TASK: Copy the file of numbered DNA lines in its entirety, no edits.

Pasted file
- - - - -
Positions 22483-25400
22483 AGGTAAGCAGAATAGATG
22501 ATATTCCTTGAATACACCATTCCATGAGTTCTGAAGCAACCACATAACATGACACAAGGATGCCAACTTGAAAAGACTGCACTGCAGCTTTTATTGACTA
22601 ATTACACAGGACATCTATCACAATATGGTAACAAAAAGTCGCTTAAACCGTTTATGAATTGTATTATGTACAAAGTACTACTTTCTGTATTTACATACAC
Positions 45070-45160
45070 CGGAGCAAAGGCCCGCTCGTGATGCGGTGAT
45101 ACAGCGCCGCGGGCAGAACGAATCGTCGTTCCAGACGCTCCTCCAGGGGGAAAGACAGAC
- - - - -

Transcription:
Positions 22483-25400
22483 AGGTAAGCAGAATAGATG
22501 ATATTCCTTGAATACACCATTCCATGAGTTCTGAAGCAACCACATAACATGACACAAGGATGCCAACTTGAAAAGACTGCACTGCAGCTTTTATTGACTA
22601 ATTACACAGGACATCTATCACAATATGGTAACAAAAAGTCGCTTAAACCGTTTATGAATTGTATTATGTACAAAGTACTACTTTCTGTATTTACATACAC
Positions 45070-45160
45070 CGGAGCAAAGGCCCGCTCGTGATGCGGTGAT
45101 ACAGCGCCGCGGGCAGAACGAATCGTCGTTCCAGACGCTCCTCCAGGGGGAAAGACAGAC